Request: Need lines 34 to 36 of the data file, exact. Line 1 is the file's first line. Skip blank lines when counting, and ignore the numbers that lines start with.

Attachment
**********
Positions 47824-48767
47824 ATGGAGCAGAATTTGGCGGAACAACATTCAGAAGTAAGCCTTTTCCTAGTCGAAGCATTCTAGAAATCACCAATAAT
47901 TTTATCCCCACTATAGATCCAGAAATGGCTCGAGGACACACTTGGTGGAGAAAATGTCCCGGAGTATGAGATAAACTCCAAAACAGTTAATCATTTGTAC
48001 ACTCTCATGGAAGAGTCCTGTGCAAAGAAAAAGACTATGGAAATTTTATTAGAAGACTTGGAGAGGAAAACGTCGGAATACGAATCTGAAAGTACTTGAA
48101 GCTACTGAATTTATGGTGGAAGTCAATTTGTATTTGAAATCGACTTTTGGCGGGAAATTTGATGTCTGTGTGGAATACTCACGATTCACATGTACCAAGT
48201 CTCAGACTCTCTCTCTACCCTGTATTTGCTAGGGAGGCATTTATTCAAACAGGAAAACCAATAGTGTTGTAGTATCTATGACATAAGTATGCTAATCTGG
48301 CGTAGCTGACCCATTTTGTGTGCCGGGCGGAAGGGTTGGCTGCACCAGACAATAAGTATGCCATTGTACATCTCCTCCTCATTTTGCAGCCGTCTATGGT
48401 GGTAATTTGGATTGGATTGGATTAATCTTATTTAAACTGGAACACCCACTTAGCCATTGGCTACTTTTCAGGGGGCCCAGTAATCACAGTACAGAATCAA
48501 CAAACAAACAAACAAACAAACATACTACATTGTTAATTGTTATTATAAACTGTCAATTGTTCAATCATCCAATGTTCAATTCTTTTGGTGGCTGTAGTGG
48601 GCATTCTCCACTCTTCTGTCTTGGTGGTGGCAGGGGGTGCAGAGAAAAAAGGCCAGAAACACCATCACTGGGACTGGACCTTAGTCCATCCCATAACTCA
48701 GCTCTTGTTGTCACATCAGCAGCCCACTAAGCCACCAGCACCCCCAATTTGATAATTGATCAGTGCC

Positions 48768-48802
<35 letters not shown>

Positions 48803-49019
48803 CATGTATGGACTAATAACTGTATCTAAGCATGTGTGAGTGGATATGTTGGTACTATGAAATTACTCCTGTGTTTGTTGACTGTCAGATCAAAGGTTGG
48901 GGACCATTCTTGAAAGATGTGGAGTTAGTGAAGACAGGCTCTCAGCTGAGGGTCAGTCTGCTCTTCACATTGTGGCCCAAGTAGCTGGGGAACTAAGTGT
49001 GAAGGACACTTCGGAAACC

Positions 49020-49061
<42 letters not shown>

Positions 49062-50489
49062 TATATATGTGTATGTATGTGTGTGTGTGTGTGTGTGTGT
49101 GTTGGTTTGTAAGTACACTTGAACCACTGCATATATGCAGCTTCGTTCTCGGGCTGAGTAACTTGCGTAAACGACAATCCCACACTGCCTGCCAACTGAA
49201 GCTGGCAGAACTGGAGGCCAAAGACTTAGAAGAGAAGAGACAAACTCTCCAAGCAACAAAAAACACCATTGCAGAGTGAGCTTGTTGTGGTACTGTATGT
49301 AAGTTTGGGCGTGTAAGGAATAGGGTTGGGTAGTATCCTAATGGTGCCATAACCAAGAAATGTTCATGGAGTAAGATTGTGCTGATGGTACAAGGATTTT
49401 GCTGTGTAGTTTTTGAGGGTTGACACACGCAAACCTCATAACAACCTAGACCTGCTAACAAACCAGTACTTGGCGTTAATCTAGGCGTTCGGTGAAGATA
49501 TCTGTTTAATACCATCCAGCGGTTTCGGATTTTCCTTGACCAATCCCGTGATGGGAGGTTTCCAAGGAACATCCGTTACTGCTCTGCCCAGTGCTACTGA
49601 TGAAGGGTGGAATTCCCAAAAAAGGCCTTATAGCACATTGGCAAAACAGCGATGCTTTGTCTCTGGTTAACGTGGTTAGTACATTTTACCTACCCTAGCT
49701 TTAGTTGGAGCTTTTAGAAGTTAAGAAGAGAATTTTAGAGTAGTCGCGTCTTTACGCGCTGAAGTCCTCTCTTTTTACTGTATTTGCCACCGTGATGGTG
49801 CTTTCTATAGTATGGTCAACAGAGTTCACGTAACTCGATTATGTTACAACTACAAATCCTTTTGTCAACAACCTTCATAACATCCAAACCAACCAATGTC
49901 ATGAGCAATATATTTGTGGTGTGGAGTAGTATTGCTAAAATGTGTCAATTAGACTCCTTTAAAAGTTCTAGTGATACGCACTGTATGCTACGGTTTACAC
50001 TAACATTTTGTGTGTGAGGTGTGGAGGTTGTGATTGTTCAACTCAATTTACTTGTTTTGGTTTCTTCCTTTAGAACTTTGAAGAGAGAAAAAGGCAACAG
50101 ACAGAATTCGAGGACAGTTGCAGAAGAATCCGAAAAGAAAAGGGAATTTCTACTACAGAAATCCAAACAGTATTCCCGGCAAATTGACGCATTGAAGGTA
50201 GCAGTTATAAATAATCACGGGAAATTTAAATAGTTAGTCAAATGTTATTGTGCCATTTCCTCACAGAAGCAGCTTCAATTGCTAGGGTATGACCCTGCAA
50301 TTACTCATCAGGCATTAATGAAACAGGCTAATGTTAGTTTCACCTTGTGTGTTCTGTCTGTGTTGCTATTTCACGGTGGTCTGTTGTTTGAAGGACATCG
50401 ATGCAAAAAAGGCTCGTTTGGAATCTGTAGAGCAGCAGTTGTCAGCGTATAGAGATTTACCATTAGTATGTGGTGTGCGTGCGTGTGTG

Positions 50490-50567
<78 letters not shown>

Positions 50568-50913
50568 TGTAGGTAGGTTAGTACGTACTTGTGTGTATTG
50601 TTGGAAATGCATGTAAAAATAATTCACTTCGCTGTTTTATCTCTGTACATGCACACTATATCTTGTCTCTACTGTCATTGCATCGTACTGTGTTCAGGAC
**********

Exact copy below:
50301 TTACTCATCAGGCATTAATGAAACAGGCTAATGTTAGTTTCACCTTGTGTGTTCTGTCTGTGTTGCTATTTCACGGTGGTCTGTTGTTTGAAGGACATCG
50401 ATGCAAAAAAGGCTCGTTTGGAATCTGTAGAGCAGCAGTTGTCAGCGTATAGAGATTTACCATTAGTATGTGGTGTGCGTGCGTGTGTG

Positions 50490-50567